ERIC CANTONA: I will NOT watch the Qatar World Cup. Thousands of workers have died building the stadiums… The decision to let them host is all about money and there will be NO lasting legacy
- Eric Cantona says the World Cup should be held somewhere to promote football
- Frenchman insists there is ‘nothing’ and no potential for Qatar to develop
- ‘Thousands of people died. And yet we will celebrate this World Cup’, he said
- Cantona says he understands the World Cup is a business but will not watch
Eric Cantona will not watch the Qatar World Cup and has delivered a crippling assessment of this year’s tournament.
The Manchester United legend accused the country of ‘horrible’ treatment of workers who have built the stadiums and says there is no chance of a legacy in the country.
Cantona believes World Cups should be awarded to countries with an opportunity to have a lasting impact and grow football among their population, both male and female. In Qatar, he says there is ‘nothing’.
Eric Cantona says he will not watch the Qatar World Cup and delivered stinging criticism
Qatar will host the 2022 World Cup between 21 November and 18 December this year
Thousands of migrant workers on little money in deadly conditions have died
Speaking exclusively to Sportsmail at the Launch of Looking FC, football trips for fans to experience the world and its cities through football communities, Cantona pulled no punches in his verdict.
He said: ‘To be honest, I don’t really care about the next World Cup, which is not a real World Cup for me. In the last decades, you had a lot of events like the Olympic Games or World Cups in countries that are emerging – like in Russia or China.
‘But Qatar – it’s not the country of football. I’m not against the idea of hosting a World Cup in a country where there is a possibility to develop and promote football, like in South Africa or the United States in the 90’s.
‘Football is the most popular feminine sport in the United States, there is a lot of South American immigration, and a big potential for the sport to develop.
‘In fact, now in the United States, the sport which has the most licensed people is football. But in Qatar, the truth is that there is no such potential. There is nothing. It’s only about money I think.
‘It’s only about money and the way they treated the people who built the stadiums, it’s horrible. And thousands of people died. And yet we will celebrate this World Cup.’
Cantona thinks the essence of football is that it is a meritocracy but sees no signs of that in Qatari society.
He went on: ‘Personally, I will not watch it. I understand football is a business. But I thought it was the only place where everybody could have a chance.
‘And I still think that young players can grow up in a very poor area – most players come from poor areas. And they become footballers and have a chance to save themselves and save their family which is great. And if you are good, you are good. It’s a meritocracy – if you’re better than the next guy, you will play and it’s fair.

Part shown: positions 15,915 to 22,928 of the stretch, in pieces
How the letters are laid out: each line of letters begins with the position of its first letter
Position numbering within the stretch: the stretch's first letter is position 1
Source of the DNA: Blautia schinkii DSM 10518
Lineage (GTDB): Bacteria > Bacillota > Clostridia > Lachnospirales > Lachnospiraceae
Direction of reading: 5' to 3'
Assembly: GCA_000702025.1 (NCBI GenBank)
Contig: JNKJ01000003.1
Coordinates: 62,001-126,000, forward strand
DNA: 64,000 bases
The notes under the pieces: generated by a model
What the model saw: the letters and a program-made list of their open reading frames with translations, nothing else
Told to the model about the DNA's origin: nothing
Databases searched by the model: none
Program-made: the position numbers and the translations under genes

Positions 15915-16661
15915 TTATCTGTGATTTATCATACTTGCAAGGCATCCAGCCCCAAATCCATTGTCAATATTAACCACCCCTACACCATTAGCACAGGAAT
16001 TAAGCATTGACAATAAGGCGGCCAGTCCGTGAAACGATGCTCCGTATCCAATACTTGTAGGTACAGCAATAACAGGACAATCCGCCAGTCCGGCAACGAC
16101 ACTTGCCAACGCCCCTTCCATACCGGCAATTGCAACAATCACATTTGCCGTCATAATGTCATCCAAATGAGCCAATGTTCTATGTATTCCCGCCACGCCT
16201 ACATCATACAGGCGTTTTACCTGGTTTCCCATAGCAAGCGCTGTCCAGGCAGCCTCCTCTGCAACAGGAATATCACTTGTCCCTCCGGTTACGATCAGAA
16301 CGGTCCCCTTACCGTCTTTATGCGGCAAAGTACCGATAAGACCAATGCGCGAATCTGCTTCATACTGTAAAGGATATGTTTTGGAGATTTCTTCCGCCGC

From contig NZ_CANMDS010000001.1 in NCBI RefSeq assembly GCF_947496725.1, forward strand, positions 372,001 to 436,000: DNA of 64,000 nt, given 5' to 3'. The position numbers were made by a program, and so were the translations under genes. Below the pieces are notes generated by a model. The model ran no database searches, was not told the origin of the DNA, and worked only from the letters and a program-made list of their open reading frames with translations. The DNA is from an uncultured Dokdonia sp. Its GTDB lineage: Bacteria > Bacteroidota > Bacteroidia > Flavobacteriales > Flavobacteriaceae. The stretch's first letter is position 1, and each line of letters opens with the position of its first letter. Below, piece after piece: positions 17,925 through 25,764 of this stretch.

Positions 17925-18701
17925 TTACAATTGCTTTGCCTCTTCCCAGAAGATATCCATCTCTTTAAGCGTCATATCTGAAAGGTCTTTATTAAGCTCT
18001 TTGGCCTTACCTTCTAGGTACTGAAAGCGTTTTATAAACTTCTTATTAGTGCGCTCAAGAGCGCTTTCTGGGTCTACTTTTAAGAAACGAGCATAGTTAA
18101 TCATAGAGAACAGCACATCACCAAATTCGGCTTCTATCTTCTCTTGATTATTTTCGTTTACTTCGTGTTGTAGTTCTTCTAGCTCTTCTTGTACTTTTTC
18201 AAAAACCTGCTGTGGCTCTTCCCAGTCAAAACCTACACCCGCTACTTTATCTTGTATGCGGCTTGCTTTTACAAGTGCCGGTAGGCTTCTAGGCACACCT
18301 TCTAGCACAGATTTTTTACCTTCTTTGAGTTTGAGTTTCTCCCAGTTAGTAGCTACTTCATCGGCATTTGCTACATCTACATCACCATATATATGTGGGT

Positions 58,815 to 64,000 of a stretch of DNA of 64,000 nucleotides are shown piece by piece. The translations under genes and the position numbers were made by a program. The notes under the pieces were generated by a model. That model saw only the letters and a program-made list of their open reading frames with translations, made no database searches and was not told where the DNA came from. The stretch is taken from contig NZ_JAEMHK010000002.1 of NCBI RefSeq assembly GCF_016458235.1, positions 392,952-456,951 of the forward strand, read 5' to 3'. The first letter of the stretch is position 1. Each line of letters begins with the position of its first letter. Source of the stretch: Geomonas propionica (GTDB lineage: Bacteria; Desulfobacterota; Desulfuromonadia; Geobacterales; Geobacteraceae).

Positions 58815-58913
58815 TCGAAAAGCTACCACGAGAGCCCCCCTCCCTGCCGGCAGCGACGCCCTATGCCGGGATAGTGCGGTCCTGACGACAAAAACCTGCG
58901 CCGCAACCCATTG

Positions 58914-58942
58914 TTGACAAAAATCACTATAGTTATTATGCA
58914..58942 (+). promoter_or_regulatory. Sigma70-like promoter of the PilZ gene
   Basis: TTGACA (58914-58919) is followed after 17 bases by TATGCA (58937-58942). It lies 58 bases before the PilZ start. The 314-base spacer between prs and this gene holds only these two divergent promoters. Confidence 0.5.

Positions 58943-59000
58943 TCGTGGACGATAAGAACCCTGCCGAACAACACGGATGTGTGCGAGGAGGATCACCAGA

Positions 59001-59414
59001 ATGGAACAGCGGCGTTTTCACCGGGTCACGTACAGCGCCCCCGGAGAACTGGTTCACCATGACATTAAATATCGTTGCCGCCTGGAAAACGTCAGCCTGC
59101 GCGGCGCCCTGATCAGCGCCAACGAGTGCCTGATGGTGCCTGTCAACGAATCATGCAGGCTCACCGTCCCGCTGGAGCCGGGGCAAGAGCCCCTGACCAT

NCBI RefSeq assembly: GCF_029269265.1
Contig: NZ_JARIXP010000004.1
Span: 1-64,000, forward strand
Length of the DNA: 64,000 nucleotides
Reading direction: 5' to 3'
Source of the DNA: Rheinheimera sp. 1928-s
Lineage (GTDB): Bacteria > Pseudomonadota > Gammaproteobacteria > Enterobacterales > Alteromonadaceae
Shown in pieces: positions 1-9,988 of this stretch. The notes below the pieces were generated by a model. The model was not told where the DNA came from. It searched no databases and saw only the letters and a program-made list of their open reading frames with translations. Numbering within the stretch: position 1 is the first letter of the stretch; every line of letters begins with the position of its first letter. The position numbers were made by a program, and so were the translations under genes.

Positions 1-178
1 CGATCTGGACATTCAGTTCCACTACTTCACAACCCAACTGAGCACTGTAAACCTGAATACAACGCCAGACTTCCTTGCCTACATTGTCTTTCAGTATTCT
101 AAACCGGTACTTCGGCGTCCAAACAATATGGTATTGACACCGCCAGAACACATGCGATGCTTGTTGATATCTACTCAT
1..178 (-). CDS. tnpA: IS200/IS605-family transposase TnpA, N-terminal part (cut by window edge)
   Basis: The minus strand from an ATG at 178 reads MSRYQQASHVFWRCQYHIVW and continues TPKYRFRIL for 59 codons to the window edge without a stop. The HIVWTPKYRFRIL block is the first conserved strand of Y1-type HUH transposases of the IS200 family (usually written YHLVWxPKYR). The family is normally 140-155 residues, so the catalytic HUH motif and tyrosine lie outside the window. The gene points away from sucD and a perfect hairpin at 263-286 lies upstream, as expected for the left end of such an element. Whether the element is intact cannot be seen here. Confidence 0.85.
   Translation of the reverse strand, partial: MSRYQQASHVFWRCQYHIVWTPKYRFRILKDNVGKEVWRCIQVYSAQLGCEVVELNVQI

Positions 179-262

‘So it’s why, maybe, if meritocracy and potential is the essence of football, it’s even more surprising that we can organize a World Cup in Qatar, and people actually voted for that.’
The Gulf state has been blighted by allegations of human rights abuse of construction workers
There has been a fatal price to pay for a huge number of workers preparing Qatar to host this winter.
More than 6,500 migrant workers have perished in the Middle Eastern country as it has fashioned cities, roads and stadiums out of the desert sand.
The workers believe their friends’ deaths have resulted from being forced to toil too long under the burning sun without shade, breaks and water in temperatures exceeding 40C for just £8.30-a-day.
FIFA are anticipated to bank more than £3billion from football’s showpiece event.
England players are meeting with human rights groups in March to decide their position on the tournament and other countries such as Norway and Germany have worn protest T-shirts before matches.
Cantona is taking fans around the world to experience different football communities
The debacle is at odds with the rich football experience that can be had around the world at club level, one that Cantona is now leading supporters on.
Four-day trips to iconic clubs such as Boca Juniors, Barcelona, PSG and Casablanca are curated by the Frenchman, partnered with Dharma, and leads fans on experiences culminating in watching a match.
He said: ‘If you are a Manchester United fan, watching a game at Old Trafford is a dream. But that’s only one part of the story – have you heard of FC United and what they stand for?
‘Do you know the chants of Stretford End? Beyond its artistic beauty, do you know the significance of the Marcus Rashford mural to the local community?
‘This is the essence of football, whether you are in Liverpool, Buenos Aires, or Casablanca.’
The trips work in conjunction with Common Goal, donating 1% of revenue to supporting the UN’s Sustainable Development Goals Initiative.
The Frenchman thinks football comes down to a meritocracy where the best rise to the top
Looking FC, launched by Eric Cantona in partnership with travel startup Dharma, is a collection of football trips for passionate football fans to experience the world and its cities through its football communities. For more information visit www.lookingfc.com
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